A proposal that Alberta purchase the port and use it as a shipping hub for oilsands crude has been met with resistance in the tight-knit community, said Dave Daley, president of the Churchill Chamber of Commerce.
Daley's criticisms follow a proposal from United Conservative Party leadership candidate Jeff Callaway that the Alberta government purchase the Manitoba port, positioned on the northwest shore of Hudson Bay, and ship oil there by pipeline.
For the majority of the population, the importance of preserving the environmental health of the region for tourists and residents alike outweighs any economic windfall a pipeline and tanker traffic might bring, Daley said in an interview Thursday with CBC Radio's Edmonton AM.
"Everyone always wants jobs and security in that way but oil is pretty scary business, especially on the edge of Arctic," Daley said.
"As soon as that article hit town here there was a big uproar about 'Say no to oil.' "
At a news conference Tuesday in Edmonton, Callaway said tankers in Churchill could carry oil abroad and fetch a better price for Alberta, which has been running multibillion-dollar deficits in recent years.
"This has so many benefits not just for Alberta, but for Western Canada and Canada broadly," he said outside the legislature. "It's a small, small investment to make for prosperity in Western Canada."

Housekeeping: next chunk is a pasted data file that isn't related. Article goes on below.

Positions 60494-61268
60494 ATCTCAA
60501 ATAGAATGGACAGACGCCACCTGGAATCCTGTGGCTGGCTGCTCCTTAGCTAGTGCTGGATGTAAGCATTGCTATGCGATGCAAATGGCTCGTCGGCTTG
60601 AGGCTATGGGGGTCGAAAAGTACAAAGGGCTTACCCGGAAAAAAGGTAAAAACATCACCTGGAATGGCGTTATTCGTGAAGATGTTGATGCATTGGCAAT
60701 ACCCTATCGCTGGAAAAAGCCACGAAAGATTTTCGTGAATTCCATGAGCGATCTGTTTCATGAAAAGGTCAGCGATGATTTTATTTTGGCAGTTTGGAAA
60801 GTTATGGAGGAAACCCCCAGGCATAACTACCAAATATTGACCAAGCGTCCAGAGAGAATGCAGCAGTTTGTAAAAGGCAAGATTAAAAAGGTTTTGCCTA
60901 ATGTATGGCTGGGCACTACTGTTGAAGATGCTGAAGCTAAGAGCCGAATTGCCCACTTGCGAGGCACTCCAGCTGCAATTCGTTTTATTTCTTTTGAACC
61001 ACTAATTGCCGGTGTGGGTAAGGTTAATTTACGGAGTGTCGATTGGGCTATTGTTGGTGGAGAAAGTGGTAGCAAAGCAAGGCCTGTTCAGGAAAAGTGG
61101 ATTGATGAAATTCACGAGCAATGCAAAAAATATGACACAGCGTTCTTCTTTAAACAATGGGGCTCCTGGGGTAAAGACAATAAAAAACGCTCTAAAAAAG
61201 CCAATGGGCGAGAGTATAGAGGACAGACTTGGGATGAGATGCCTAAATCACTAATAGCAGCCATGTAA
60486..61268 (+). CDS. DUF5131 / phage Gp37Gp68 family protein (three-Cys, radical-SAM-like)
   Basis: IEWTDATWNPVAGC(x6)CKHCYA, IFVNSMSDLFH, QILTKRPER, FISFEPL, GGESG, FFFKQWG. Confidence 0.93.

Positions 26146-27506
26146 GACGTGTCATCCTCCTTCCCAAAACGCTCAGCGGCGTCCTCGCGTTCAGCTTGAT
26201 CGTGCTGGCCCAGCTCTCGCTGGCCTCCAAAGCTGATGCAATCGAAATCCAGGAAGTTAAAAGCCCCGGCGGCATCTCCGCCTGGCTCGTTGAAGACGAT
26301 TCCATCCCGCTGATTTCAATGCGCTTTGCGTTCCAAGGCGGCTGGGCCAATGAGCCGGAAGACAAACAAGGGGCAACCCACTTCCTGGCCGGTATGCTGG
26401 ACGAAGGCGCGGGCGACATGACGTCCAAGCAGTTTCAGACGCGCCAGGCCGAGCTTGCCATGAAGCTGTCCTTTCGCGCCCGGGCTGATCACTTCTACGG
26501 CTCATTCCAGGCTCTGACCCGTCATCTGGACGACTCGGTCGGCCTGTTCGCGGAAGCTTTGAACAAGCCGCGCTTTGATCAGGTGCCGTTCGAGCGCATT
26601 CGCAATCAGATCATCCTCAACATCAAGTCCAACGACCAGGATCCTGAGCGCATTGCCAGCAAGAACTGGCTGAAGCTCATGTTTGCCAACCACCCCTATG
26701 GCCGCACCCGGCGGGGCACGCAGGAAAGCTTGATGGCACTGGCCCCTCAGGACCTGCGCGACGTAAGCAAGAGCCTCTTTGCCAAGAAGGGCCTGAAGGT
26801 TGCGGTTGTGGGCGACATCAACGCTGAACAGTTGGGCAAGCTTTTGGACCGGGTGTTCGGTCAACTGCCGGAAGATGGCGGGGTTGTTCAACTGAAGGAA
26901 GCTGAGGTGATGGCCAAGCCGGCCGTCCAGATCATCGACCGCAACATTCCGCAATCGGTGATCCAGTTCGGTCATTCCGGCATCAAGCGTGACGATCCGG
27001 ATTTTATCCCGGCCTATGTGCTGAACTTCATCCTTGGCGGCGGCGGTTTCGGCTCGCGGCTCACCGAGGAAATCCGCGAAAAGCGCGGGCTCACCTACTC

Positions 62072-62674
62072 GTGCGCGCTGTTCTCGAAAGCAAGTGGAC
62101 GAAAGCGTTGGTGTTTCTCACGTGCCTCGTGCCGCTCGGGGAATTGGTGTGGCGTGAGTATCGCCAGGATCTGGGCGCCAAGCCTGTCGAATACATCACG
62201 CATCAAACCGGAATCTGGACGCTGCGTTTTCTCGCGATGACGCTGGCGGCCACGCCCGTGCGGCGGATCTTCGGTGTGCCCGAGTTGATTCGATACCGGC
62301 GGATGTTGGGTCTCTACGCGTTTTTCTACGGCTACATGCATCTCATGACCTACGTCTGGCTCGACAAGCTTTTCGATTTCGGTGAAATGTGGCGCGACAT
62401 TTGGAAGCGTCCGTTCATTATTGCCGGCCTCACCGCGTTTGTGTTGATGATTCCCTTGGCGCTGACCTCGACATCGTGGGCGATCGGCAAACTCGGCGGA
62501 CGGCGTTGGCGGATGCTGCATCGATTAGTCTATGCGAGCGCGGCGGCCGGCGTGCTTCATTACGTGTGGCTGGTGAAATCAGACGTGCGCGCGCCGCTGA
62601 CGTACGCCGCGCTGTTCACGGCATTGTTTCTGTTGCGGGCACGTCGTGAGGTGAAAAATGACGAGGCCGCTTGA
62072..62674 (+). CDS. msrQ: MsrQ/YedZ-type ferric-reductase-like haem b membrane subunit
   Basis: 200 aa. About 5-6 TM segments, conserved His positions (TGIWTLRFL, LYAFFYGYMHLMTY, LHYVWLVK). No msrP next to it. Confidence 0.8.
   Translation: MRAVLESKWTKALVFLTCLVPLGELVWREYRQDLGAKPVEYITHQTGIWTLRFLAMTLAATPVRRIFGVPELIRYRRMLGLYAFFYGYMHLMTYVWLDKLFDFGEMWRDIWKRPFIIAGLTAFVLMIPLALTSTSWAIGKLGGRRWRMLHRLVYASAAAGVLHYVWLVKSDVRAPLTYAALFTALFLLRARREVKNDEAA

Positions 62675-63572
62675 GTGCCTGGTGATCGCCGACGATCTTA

The province would have to buy the port from its private owners, fix the railway going to it and build a pipeline as well, he said.
A road would also have to be built to the remote community, added Callaway, who is a former president of the Wildrose Party and a senior advisor with a global wealth management firm in Calgary.
Callaway said the cost of fixing up the grain terminals and the rail line would run about $20 million.
However, a recent engineering study done by the port's current owner, Denver-based Omnitrax, estimates the cost between $20 and $60 million
'Pretty scary business': Churchill in uproar over Alberta politician's proposal to purchase port - Edmonton - CBC News